MSc in Business Administration, focused on Organizational Development, Bocconi University, Milan, Italy; advanced-level CIPD qualification, London; Certificate in Executive Coaching, Georgetown University, Washington DC, USA. 1990-95, with Citigroup, Milan, London, New York; 1995-1998, Human Resources, World Bank, 1999-2002 Program Manager, Africa and Latin America, International Finance Corporation, Washington DC; 2003-08, Director, Human Resources, European Bank for Reconstruction and Development (EBRD), London; 2009-12, Chief Learning Officer, World Bank; 2012-13, Senior Adviser, Operations, World Bank Group, Washington DC. Since April 2014, Chief Human Resources Officer (CHRO), World Economic Forum, Geneva. Acted as Management consultant to various private companies and governments, worked in 70 countries. Leadership and transformation coach. Author of several articles on leadership (e.g. Harvard Business Review) and of a book on career and ethical choices (forthcoming, 2016).
Paolo Gallo, Director de Recursos Humanos en el Foro Económico Mundial, desmonta algunos mitos sobre el éxito en el trabajo.
Paolo Gallo, Head of Human Resources at the World Economic Forum, dismantles some myths about success at work.
You will face choices that will force you to choose between sticking to your ethical values or stipulating a pact with the devil.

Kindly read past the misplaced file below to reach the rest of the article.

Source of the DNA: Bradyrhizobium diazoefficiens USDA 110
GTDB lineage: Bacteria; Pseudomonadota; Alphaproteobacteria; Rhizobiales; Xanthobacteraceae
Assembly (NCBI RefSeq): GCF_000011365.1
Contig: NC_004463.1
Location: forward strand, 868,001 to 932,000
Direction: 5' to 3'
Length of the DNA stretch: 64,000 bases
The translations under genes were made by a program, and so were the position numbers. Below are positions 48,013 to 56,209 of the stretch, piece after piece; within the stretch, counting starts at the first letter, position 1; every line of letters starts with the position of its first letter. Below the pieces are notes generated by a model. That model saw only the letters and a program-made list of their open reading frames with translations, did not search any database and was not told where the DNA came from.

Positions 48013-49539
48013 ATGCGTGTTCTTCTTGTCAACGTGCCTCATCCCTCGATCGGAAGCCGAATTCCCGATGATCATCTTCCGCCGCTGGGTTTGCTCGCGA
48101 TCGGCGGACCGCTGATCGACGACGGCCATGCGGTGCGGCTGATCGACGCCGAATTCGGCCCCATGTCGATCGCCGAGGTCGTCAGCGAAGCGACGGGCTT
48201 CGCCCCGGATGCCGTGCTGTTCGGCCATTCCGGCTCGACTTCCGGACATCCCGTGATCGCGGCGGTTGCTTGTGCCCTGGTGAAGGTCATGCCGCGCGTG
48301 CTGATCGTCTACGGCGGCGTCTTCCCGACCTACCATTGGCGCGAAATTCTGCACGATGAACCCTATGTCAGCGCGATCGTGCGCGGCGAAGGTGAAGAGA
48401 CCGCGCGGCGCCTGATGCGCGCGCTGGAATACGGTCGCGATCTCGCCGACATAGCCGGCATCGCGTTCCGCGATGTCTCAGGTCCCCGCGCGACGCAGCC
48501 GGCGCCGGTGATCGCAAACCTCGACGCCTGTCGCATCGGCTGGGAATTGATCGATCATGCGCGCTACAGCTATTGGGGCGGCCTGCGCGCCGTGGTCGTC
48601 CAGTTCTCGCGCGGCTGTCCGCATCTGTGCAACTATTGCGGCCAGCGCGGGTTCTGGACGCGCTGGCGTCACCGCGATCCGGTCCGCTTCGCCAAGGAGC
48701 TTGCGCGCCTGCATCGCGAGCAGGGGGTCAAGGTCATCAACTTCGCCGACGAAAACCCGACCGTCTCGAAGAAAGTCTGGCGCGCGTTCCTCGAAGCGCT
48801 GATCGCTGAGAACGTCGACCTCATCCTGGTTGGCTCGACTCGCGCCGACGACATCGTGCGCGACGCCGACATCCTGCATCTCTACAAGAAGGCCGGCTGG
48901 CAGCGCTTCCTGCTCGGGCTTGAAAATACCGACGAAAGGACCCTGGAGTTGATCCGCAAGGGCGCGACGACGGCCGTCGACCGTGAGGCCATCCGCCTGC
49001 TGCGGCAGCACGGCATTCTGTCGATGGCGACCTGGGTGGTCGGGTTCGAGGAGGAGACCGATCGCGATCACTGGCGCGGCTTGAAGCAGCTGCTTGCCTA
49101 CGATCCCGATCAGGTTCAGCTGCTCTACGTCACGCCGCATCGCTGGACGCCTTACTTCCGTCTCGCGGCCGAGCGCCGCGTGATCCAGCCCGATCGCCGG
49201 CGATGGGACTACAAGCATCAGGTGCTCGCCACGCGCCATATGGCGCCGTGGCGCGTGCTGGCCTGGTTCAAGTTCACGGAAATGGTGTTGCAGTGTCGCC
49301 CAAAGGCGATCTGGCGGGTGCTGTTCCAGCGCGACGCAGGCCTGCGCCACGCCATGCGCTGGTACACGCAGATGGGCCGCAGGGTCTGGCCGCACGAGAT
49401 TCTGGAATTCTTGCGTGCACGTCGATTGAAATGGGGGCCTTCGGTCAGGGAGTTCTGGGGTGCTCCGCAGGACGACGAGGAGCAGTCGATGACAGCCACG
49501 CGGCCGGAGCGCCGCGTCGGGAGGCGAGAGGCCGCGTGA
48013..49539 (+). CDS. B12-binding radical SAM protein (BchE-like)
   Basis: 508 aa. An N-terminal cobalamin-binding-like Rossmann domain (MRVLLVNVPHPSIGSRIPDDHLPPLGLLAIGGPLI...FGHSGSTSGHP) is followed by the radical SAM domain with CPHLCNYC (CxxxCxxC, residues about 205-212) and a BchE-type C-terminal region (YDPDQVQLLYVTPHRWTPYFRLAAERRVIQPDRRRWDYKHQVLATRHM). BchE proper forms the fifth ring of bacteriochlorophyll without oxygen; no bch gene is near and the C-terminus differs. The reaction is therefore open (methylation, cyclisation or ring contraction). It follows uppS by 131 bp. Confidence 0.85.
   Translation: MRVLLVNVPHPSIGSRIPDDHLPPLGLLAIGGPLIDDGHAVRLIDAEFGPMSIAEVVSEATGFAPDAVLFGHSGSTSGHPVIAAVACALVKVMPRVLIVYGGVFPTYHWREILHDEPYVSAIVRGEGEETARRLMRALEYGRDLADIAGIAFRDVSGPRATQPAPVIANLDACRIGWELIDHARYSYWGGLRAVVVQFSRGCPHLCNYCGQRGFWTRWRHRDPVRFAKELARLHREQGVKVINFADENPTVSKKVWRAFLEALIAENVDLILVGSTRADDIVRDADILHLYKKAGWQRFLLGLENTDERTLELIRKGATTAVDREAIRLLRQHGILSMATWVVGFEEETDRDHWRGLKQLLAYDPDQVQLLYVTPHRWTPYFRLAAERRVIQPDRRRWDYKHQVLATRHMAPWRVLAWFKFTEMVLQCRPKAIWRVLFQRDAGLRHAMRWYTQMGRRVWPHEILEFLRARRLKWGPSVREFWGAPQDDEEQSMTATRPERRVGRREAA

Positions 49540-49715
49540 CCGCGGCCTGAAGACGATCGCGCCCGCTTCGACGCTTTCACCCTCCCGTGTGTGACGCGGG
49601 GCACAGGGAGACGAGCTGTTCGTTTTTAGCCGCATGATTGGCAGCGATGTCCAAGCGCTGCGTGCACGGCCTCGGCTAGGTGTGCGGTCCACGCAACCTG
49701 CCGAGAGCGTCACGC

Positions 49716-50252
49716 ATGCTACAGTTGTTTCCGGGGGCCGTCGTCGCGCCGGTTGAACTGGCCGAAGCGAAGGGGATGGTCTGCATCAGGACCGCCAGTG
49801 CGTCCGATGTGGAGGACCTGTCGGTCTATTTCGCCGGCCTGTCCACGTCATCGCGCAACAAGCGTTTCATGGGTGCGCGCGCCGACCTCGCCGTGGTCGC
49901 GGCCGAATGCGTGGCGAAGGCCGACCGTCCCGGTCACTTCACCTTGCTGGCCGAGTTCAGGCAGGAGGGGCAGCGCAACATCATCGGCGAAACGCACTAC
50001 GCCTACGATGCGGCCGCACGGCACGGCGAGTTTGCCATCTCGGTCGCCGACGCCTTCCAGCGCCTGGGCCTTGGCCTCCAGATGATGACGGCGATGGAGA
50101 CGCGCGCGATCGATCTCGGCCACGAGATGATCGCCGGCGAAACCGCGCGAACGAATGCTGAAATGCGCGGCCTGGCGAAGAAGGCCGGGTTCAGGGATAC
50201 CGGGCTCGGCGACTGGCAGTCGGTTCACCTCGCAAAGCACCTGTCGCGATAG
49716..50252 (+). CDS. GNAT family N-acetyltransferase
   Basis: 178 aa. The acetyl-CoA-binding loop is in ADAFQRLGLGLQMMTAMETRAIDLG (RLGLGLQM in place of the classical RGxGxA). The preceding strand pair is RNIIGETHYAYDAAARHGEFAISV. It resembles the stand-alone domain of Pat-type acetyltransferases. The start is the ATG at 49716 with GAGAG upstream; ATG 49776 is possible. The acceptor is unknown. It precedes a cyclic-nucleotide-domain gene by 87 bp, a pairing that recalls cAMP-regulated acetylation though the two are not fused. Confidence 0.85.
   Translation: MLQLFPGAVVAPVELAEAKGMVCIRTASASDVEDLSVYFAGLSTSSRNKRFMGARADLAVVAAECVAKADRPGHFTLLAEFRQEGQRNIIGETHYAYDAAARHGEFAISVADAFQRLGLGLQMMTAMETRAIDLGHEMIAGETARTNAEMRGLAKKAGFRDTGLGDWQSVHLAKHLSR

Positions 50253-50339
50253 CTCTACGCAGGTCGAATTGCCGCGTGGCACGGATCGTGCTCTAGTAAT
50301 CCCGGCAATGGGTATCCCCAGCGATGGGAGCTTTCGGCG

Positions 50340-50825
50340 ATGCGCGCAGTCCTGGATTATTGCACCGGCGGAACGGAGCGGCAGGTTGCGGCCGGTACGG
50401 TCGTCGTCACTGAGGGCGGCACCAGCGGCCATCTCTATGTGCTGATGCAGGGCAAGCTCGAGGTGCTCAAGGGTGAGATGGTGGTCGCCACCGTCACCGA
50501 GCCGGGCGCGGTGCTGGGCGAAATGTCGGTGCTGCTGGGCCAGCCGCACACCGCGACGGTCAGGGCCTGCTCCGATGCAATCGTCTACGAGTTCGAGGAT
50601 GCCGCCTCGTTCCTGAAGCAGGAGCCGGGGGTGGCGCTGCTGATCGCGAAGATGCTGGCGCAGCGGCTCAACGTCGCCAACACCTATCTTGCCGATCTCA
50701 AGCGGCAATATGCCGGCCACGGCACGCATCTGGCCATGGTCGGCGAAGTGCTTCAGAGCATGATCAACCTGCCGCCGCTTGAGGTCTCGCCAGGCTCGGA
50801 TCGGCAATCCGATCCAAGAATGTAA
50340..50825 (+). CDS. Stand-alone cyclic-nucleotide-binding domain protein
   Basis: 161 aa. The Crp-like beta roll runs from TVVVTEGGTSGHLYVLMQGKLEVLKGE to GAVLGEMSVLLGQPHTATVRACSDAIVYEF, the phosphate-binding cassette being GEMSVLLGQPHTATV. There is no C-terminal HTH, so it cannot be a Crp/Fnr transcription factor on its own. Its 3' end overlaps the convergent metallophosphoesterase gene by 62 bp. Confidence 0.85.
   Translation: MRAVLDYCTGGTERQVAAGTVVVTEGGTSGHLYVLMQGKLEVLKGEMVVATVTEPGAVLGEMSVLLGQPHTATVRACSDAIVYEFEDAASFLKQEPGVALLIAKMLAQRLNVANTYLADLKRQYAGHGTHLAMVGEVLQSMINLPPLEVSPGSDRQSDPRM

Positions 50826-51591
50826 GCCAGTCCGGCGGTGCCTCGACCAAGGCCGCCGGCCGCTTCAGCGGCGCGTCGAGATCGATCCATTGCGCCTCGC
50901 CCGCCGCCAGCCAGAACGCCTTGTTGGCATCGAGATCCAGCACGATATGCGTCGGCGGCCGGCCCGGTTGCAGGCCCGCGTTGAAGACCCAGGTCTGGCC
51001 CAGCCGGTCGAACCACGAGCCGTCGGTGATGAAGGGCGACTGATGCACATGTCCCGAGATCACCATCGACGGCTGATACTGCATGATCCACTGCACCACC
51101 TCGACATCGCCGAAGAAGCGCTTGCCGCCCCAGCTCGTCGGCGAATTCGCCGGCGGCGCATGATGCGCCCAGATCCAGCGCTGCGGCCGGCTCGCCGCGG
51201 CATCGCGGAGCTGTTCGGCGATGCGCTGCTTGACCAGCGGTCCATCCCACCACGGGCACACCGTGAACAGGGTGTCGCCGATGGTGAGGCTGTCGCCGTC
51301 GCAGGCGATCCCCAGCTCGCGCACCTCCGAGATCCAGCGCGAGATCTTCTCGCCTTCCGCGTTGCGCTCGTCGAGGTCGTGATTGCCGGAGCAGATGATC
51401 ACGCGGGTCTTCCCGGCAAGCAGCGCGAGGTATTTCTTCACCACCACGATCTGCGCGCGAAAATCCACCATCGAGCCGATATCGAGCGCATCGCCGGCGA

If a person with authority asked an ordinary individual to give an electric shock to another person, what would that individual do?
We can create a meaningful impact - here and now - to improve our work, our life and even that of the people around us.
Forget divisive office politics. The future of work lies with cooperation, not competition.
Adopting a Zen approach will help us stay calm enough to be fully aware of what is happening around us, rather than leaping to conclusions in a frenzied panic
Self-awareness is one of the defining characteristics of our emotional intelligence.
Don't be too specialist, do learn from failure and keep on learning, even when you're 102.
At work we must constantly be vigilant about possible interferences, doing our best to minimize and manage them.
If you love what you do, the effort you put into it will become a pleasure.
Don't be a Sisyphus. Finding a sense of purpose is more important than chasing a promotion, writes Paolo Gallo.
All too often, work spills over into all areas of our lives, and ironically, it makes us less able to perform well in the workplace.
When we work, we spend at least 40 hours per week with other people.
What defines a successful career? Why is it that, by conventional definitions, only the few people at the top of the ladder have successful careers, while the majority just survive and pl...